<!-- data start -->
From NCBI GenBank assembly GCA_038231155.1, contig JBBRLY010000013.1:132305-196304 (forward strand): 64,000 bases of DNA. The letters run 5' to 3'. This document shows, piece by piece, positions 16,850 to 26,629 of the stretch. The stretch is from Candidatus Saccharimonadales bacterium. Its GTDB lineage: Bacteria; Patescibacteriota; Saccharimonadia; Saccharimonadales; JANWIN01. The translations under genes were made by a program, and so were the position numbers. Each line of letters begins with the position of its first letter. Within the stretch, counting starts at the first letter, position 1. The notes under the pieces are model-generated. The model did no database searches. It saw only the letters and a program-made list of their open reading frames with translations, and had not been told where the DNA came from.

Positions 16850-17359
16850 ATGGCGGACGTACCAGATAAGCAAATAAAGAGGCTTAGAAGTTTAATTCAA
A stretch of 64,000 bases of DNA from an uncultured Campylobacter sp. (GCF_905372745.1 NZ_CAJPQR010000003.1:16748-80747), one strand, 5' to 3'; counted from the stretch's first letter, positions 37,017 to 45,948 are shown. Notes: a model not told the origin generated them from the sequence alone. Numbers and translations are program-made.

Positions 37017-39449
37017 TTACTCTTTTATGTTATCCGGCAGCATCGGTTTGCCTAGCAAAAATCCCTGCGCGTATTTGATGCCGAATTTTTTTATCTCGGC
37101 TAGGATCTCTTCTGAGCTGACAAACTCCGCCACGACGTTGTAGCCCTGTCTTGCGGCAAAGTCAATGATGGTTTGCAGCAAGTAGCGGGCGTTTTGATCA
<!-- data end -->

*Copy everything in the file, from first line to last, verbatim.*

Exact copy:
From NCBI GenBank assembly GCA_038231155.1, contig JBBRLY010000013.1:132305-196304 (forward strand): 64,000 bases of DNA. The letters run 5' to 3'. This document shows, piece by piece, positions 16,850 to 26,629 of the stretch. The stretch is from Candidatus Saccharimonadales bacterium. Its GTDB lineage: Bacteria; Patescibacteriota; Saccharimonadia; Saccharimonadales; JANWIN01. The translations under genes were made by a program, and so were the position numbers. Each line of letters begins with the position of its first letter. Within the stretch, counting starts at the first letter, position 1. The notes under the pieces are model-generated. The model did no database searches. It saw only the letters and a program-made list of their open reading frames with translations, and had not been told where the DNA came from.

Positions 16850-17359
16850 ATGGCGGACGTACCAGATAAGCAAATAAAGAGGCTTAGAAGTTTAATTCAA
A stretch of 64,000 bases of DNA from an uncultured Campylobacter sp. (GCF_905372745.1 NZ_CAJPQR010000003.1:16748-80747), one strand, 5' to 3'; counted from the stretch's first letter, positions 37,017 to 45,948 are shown. Notes: a model not told the origin generated them from the sequence alone. Numbers and translations are program-made.

Positions 37017-39449
37017 TTACTCTTTTATGTTATCCGGCAGCATCGGTTTGCCTAGCAAAAATCCCTGCGCGTATTTGATGCCGAATTTTTTTATCTCGGC
37101 TAGGATCTCTTCTGAGCTGACAAACTCCGCCACGACGTTGTAGCCCTGTCTTGCGGCAAAGTCAATGATGGTTTGCAGCAAGTAGCGGGCGTTTTGATCA